Prayer requests make the round on social media. Praise reports are given when their daughter rallies. Many drop off when her condition lags. The weak and faithless have no explanation for this decline. They cannot explain why they couldn’t get Melinda healed, make excuses for God as if He needed them. All of it wears on Sharon and Robert until they pray for release for their beloved child because that must be what God wants for her, right?

With heavy hearts, tears amassing in their eyes, they claim they are willing to accept this for their baby girl. Each buries a duplicitous heart beneath stoic faces and solemn nods of the head. They just want to quit, for this to be over. They never speak of it anymore. In fact, they’ve stopped talking to each other at all. The constant company of the Women’s Bible Study Group and Men’s Fellowship doesn’t allow for much private conversation between them. Such good people, these men and women, who stay with Sharon and Robert 24/7, praying audibly non-stop.

Sharon slips away to the ladies’ room. She does not turn on the light, locks the door. The sound of breathing in the dark room scares her for a second, but whatever harm might be done to her by the owner of the breathing is preferable to what is going on with Melinda. Especially if it ends her.

“Sharon?”

She jumps and laughs wildly.

“Robert? What on earth are you doing in the ladies’ room?”

“It’s the only place the guys from church wouldn’t think to look for me.”

More deranged laughter, shared, from the emotionally and physically drained parents. Robert sighs but does not reach for his wife. Neither move to turn on the light.

“I’m so tired, Shar.”

“You, too?”

Robert’s voice dips and rises uncontrollably.

“I just want this…I just want…”

“I know, dear. Me, too.”

Their hands meet in the darkness, instinct guiding their palms and fingers into place. But they do not draw closer to each other.

“I want to quit, Shar. No—I have to quit. I’m done. I’m finished, and I got nothing left.” He pauses to draw a deep breath. “I was in here working up the nerve to tell you.”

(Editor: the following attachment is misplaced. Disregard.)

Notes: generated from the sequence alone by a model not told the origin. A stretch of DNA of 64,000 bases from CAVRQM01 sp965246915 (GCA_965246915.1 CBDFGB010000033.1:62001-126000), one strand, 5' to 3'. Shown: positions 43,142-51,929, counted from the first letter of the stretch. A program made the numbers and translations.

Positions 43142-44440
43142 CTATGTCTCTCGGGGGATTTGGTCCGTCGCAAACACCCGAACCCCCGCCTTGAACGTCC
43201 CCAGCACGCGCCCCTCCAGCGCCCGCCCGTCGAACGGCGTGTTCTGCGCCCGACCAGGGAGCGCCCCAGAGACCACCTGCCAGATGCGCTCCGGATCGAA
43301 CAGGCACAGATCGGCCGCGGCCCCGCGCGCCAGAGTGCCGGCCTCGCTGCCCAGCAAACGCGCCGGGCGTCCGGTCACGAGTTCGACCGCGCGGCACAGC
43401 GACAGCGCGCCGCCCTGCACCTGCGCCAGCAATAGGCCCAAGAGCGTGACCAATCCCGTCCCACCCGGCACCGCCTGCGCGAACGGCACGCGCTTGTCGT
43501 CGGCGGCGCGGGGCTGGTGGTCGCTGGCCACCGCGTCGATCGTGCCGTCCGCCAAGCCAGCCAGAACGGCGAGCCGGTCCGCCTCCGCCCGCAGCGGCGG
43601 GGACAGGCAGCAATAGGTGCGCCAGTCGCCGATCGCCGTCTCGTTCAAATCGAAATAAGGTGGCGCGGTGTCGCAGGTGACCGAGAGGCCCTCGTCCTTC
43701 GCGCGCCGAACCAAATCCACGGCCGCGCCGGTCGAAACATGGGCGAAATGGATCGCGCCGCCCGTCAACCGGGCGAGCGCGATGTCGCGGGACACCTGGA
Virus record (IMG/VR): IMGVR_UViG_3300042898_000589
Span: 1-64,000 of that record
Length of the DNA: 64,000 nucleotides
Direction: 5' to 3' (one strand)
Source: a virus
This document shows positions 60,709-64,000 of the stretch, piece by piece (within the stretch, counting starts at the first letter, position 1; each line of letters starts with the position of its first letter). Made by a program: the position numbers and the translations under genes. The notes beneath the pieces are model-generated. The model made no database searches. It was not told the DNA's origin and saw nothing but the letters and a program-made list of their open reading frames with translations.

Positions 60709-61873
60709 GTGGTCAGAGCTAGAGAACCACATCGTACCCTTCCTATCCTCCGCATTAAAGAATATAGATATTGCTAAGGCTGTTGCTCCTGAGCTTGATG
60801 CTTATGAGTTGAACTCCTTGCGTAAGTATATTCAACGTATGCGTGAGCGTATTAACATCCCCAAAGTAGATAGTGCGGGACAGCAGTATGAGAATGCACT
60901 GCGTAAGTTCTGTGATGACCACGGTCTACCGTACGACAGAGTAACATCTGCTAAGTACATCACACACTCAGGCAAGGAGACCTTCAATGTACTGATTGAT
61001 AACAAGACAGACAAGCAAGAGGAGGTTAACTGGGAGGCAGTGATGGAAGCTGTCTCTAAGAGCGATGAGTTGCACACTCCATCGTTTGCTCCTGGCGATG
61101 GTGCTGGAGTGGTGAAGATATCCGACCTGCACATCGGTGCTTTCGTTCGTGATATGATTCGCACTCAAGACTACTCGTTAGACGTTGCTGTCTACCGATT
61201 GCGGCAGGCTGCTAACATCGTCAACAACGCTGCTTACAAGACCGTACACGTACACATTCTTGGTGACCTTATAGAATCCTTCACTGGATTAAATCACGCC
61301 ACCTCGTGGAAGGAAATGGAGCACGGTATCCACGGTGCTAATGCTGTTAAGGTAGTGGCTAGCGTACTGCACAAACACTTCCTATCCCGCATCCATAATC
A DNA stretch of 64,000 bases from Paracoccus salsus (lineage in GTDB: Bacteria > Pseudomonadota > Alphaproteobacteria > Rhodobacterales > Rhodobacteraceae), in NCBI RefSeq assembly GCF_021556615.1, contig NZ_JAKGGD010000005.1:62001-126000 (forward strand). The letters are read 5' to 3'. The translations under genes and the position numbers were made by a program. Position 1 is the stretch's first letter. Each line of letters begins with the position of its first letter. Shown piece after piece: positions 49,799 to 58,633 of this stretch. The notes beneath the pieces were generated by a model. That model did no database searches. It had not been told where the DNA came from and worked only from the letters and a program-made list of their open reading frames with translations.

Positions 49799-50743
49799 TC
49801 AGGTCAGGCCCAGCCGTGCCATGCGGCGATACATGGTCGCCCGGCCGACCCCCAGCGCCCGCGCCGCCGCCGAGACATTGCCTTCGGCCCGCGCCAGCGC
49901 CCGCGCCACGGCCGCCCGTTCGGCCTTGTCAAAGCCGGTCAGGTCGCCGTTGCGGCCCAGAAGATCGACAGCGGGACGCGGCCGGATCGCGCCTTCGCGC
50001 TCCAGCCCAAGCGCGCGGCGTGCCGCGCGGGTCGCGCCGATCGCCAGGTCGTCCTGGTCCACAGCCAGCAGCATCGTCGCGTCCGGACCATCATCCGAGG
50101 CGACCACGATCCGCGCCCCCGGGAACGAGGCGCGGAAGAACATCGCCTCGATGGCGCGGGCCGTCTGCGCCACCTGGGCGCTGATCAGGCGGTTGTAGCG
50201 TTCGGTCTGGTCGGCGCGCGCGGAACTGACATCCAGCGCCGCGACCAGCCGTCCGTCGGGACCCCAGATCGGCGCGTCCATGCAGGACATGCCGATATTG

“Rob, that’s why I came in here.”

“Why didn’t you say something?”

“When, Robert? Between entertaining and performing for the people from church—God knows I love them, but I really just need them to go home—to holding in my emotions every time the doctors tell us Melinda isn’t progressing as they’d hoped? You won’t even meet my eyes anymore.”

“I know. I’m sorry. But I was afraid if I looked at you, you’d see how scared I am—”

“—I’m scared, too—”

“—but I don’t have any answers for you, Shar. You know, I’m supposed to be the strong one and all that.”

“Don’t be ridiculous, honey. I never expected solutions to this. Not from you, anyhow.”

“Well, that’s a relief.”

“Is it? Because we’re off the hook, but I suspect we wanted our prayers answered in a specific way we’re too afraid to admit.”

“Can I turn on the light?”

Robert flips the switch before she consents setting off a round of watery-eyed blinking.

“Well, that’s better,” he jokes.

They step closer and melt into an embrace. Sharon cries against his shoulder as he runs his hand over her hair.

“I’m not really okay with losing Melinda,” his wife says.

“I know.”

“I feel so guilty for saying that. Like I’m less of a…”

“I understand, Shar. Really, I do.”

“So, now what?”

“Now we quit pretending. We’ve got to.”

“Agreed.”

“And if Melinda…if she…”

“Dies.”

“Yes, if…then we’ll figure it out together. Just the two of us.”

“But it doesn’t have to be just you and me, Rob.”

“I know. I meant all the church crowd.”

“They mean well—and quite a few have been helpful. Sincere.”

“That’s true. But when this is over, whatever over may be, it’s just you and me, and you and God, and me and God to work through this.”

It’s Sharon’s turn to sigh.

“Is this where we were supposed to be all along, Rob?”

“You mean if we hadn’t let all the hoopla get in our way?”

“Yes,” she chuckles. “Just trusting. Shutting up and trusting that God’s got this under control.”

“That’s a hard and scary place to be.”

Sharon nods and leans her forehead against Robert’s.

“I can’t promise I won’t be sad,” he whispers.

“You wouldn’t be human if you weren’t. Just don’t be afraid.”

“I’ll try, Shar. For you.”

“No, babe. For you.”

All the prayers they cannot speak radiate between them. A knock on the restroom door precedes, “Sharon—come quick. The doctors have been looking all over for you. Sharon?”

Melinda’s parents, raw and exposed, striped down to the soul, brace each other with hands to the shoulders.

“I don’t know where they are,” says the muffled voice on the other side of the door.

“Well we have to find them now. They need to know Melinda has opened her eyes and asked for them,” a male voice joins in.

Gasps of shock from the people on the outside are lost in bursts of laughter and tears of relief from Robert and Sharon within.